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The City of London used to be filled with churches, but many of these had perished in the Great Fire and many more that were rebuilt at this time have long gone - damaged and destroyed by falling bombs during World War II or demolished to build up London's businesses. Visitors to London can see blue plaques on the sides of some buildings informing them that a church used to exist on the site and that it was demolished in a particular year. St. Bartholomew-the-Great is one of the oldest (built in 1123) surviving churches in London and it was lucky to have survived the catastrophes that brought down the other churches. 


One of the entrance ways to the church miraculously survived fire and bombs. In fact, a zepplin air raid caused damage to St. Batholomew's hospital, which is located right outside this gatehouse. The damage can still be seen on the walls of the hospital. This same air raid damaged the building work that covered up this beautiful Elizabethan timber-framed gatehouse. This small glimpse with more modern buildings around it gives a glimpse into how London would have looked in older times.  


Through the gatehouse is the main entrance to St. Batholomew-the-Great. If you stand with your back to the archway, the hospital is just to your left and the covered wholesale meat market Smithfield's is directly to the right. This contains a plaque to Scottish freedom-supporter William Wallace, who was killed here after he was captured by the English. (This area, along with Tyburn River - near the current location of Marble Arch - was a place of execution.) Directly in front is a green area in the middle of a roundabout, and this is where several Protestants were killed by being burned to death in fires by Catholic Queen Mary. Such a nice place is London!

This is the area of Smithfield Market (read more about the meat market at Smithfield Market), where cattle and other animals were brought to be butchered. As a result, the area was filthy with cow mess, stench, blood and innards which were not properly drained away. Complaints were often lodged against drunken herdsmen and stampeding cattle, which would sometimes damage property.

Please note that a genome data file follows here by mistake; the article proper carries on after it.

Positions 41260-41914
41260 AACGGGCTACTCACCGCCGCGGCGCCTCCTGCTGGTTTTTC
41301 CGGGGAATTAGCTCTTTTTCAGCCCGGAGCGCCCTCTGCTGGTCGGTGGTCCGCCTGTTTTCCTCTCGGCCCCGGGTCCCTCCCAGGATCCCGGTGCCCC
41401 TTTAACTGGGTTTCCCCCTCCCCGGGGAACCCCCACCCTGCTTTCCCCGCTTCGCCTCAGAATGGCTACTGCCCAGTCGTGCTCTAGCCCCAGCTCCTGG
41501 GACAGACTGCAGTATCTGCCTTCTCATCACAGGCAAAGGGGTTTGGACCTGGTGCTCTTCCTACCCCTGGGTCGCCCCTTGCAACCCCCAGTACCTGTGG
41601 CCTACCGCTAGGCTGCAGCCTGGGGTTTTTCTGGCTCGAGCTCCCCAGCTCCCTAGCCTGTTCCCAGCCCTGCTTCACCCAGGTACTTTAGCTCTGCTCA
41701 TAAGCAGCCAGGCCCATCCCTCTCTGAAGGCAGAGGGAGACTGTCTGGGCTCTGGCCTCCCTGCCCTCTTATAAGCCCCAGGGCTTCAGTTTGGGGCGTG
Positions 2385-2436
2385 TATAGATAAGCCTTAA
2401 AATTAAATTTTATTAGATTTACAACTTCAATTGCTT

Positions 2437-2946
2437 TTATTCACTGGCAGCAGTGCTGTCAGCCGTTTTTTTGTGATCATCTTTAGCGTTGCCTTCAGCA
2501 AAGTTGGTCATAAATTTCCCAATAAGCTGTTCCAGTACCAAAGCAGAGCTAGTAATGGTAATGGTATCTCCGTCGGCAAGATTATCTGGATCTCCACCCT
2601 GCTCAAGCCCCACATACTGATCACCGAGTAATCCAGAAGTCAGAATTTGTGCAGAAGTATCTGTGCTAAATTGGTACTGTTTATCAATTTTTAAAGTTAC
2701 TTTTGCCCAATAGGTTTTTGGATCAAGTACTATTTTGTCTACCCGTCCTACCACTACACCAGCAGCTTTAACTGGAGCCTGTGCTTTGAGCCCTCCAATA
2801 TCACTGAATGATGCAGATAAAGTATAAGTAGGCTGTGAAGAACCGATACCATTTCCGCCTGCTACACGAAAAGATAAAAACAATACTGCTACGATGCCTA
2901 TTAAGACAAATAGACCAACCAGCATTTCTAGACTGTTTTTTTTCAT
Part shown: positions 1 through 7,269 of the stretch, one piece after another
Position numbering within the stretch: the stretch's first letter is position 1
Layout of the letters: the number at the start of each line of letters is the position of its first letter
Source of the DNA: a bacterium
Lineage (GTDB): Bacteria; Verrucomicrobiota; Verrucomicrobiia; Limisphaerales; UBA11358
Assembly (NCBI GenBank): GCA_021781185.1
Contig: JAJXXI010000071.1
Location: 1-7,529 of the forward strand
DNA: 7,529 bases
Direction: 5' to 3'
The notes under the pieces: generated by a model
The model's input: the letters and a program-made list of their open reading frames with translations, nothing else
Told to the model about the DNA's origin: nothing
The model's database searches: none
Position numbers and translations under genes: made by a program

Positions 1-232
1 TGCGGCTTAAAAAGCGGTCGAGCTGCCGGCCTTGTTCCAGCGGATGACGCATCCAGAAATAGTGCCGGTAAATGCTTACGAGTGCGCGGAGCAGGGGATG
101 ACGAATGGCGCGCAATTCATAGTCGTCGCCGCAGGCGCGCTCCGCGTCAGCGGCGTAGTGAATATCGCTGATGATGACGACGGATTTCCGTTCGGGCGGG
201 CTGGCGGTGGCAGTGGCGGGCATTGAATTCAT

We saw an information historical board about wife-selling at Smithfield Market, in the days when divorce was not common and too expensive. Yes, men could sell their wives if they were unhappy, but both husband and wife had to agree to this. Some wives also wanted to be sold. More about the practice of wife-selling in old England can be read here:


After stepping underneath the archway, the church is directly in front. Some gravestones are lined up in the patch of green area around the church. The church was 2-3 pounds per adult to enter. The interior was altered a little bit as the area around the church changed, and at one point, the church was abandoned.

South aisle

We paid the entrance fee and entered St. Bartholomew-the-Great. We admired the brickwork and the tiles and the old age of the church. The church is also meant to be one of the most haunted, as this area of London is the most haunted. One of the suspected ghosts is meant to be Rahere, the founder of the church who was also jester to King Henry previously. His tomb is inside, and it was moved during work on the church (and a sandal stolen by a builder), and this is what was meant to have woken him up to haunt the area.


Medieval floor tiles could be seen in one corner in the east ambulatory. Also, in the picture below, note the old brickwork inside the archway. 


St. Bartholomew-the-Great has been used in the following films: Shakespeare in Love, Robin Hood Prince of Thieves and Four Weddings and a Funeral.

Right outside the church is the street named Cloth Fair, which was named after Batholomew Fair in the land outside and where part of the Smithfield Market is now built. (Note that the market building is a newer and Victorian construction; the market itself was open fields and land.) Bartholomew Fair was held annually by the monks to raise income for St. Bartholomew's, and it was essentially a cloth fair. It was the largest of its kind in Europe and attracted international merchants. The fair would attract street performers (wild animals, musicians, puppets, acrobats, prize-fighters, wire-walkers, freaks) and crime. The fair was held on St. Bartholomew's Day until 1855, and it was shut because of the public disorder. (More about the fair can be read here: